Django provides a few classes that help you manage paginated data – that is, data that’s split across several pages, with “Previous/Next” links. These classes live in django/core/paginator.py.
Paginator(object_list, per_page, orphans=0, allow_empty_first_page=True)¶
A paginator acts like a sequence of
len()or iterating it directly.Changed in Django 3.1:
Support for iterating over
Required. A list, tuple,
QuerySet, or other sliceable object with a
__len__()method. For consistent pagination,
QuerySets should be ordered, e.g. with an
order_by()clause or with a default
orderingon the model.
Performance issues paginating large
If you’re using a
QuerySetwith a very large number of items, requesting high page numbers might be slow on some databases, because the resulting
OFFSETquery needs to count the number of
OFFSETrecords which takes longer as the page number gets higher.
Required. The maximum number of items to include on a page, not including orphans (see the
orphansoptional argument below).
Optional. Use this when you don’t want to have a last page with very few items. If the last page would normally have a number of items less than or equal to
orphans, then those items will be added to the previous page (which becomes the last page) instead of leaving the items on a page by themselves. For example, with 23 items,
orphans=3, there will be two pages; the first page with 10 items and the second (and last) page with 13 items.
orphansdefaults to zero, which means pages are never combined and the last page may have one item.
Optional. Whether or not the first page is allowed to be empty. If
object_listis empty, then an
EmptyPageerror will be raised.
Pageobject with the given 1-based index, while also handling out of range and invalid page numbers.
If the page isn’t a number, it returns the first page. If the page number is negative or greater than the number of pages, it returns the last page.
EmptyPageexception only if you specify
Paginator(..., allow_empty_first_page=False)and the
get_elided_page_range(number, *, on_each_side=3, on_ends=2)¶
- New in Django Development version.
The number of pages to include on each side of the current page number is determined by the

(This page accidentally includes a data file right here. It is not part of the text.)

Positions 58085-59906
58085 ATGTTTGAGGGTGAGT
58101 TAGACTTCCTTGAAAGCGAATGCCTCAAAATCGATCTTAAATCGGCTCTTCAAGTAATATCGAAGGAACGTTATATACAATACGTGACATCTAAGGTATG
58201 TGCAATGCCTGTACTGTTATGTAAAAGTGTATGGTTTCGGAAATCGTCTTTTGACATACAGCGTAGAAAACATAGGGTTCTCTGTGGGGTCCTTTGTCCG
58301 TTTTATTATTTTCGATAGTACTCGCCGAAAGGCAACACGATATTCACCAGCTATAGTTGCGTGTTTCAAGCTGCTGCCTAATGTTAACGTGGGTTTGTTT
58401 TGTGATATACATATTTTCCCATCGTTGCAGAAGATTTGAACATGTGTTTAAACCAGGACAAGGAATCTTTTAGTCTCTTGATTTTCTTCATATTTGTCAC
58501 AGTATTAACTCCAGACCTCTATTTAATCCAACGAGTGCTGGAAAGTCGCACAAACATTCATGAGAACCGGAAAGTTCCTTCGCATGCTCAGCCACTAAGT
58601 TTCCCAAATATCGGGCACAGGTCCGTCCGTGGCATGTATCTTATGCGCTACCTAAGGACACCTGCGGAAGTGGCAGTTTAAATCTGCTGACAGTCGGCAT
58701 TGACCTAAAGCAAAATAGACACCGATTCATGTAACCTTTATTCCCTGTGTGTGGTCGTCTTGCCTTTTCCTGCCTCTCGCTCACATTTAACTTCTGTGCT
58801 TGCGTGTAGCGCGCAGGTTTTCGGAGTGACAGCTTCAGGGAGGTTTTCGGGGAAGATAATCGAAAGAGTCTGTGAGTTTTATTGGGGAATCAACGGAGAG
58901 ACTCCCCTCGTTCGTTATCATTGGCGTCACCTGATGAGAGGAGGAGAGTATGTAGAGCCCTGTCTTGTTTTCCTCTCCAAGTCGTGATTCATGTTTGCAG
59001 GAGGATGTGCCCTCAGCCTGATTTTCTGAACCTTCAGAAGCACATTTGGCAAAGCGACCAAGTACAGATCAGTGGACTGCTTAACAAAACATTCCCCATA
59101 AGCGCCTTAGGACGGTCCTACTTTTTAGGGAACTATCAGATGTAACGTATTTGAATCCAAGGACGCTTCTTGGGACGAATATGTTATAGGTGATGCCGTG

on_each_sideargument which defaults to 3.
The number of pages to include at the beginning and end of page range is determined by the
on_endsargument which defaults to 2.
For example, with the default values for
on_ends, if the current page is 10 and there are 50 pages, the page range will be
[1, 2, '…', 7, 8, 9, 10, 11, 12, 13, '…', 49, 50]. This will result in pages 4, 5, and 6 to the left of and 8, 9, and 10 to the right of the current page as well as pages 1 and 2 at the start and 49 and 50 at the end.
InvalidPageif the given page number doesn’t exist.
- New in Django Development version.
A translatable string used as a substitute for elided page numbers in the page range returned by
get_elided_page_range(). Default is
The total number of objects, across all pages.
When determining the number of objects contained in
Paginatorwill first try calling
Paginatorwill fall back to using
len(object_list). This allows objects, such as
QuerySet, to use a more efficient
count()method when available.
The total number of pages.
A 1-based range iterator of page numbers, e.g. yielding
[1, 2, 3, 4].
Page(object_list, number, paginator)¶
A page acts like a sequence of
len()or iterating it directly.
Trueif there’s a next page.
Trueif there’s a previous page.
Trueif there’s a next or previous page.
Returns the next page number. Raises
InvalidPageif next page doesn’t exist.
Returns the previous page number. Raises
InvalidPageif previous page doesn’t exist.
Returns the 1-based index of the first object on the page, relative to all of the objects in the paginator’s list. For example, when paginating a list of 5 objects with 2 objects per page, the second page’s
A base class for exceptions raised when a paginator is passed an invalid page number.
Paginator.page() method raises an exception if the requested page is
invalid (i.e. not an integer) or contains no objects. Generally, it’s enough
to catch the
InvalidPage exception, but if you’d like more granularity,
you can catch either of the following exceptions:
Both of the exceptions are subclasses of
InvalidPage, so you can handle
them both with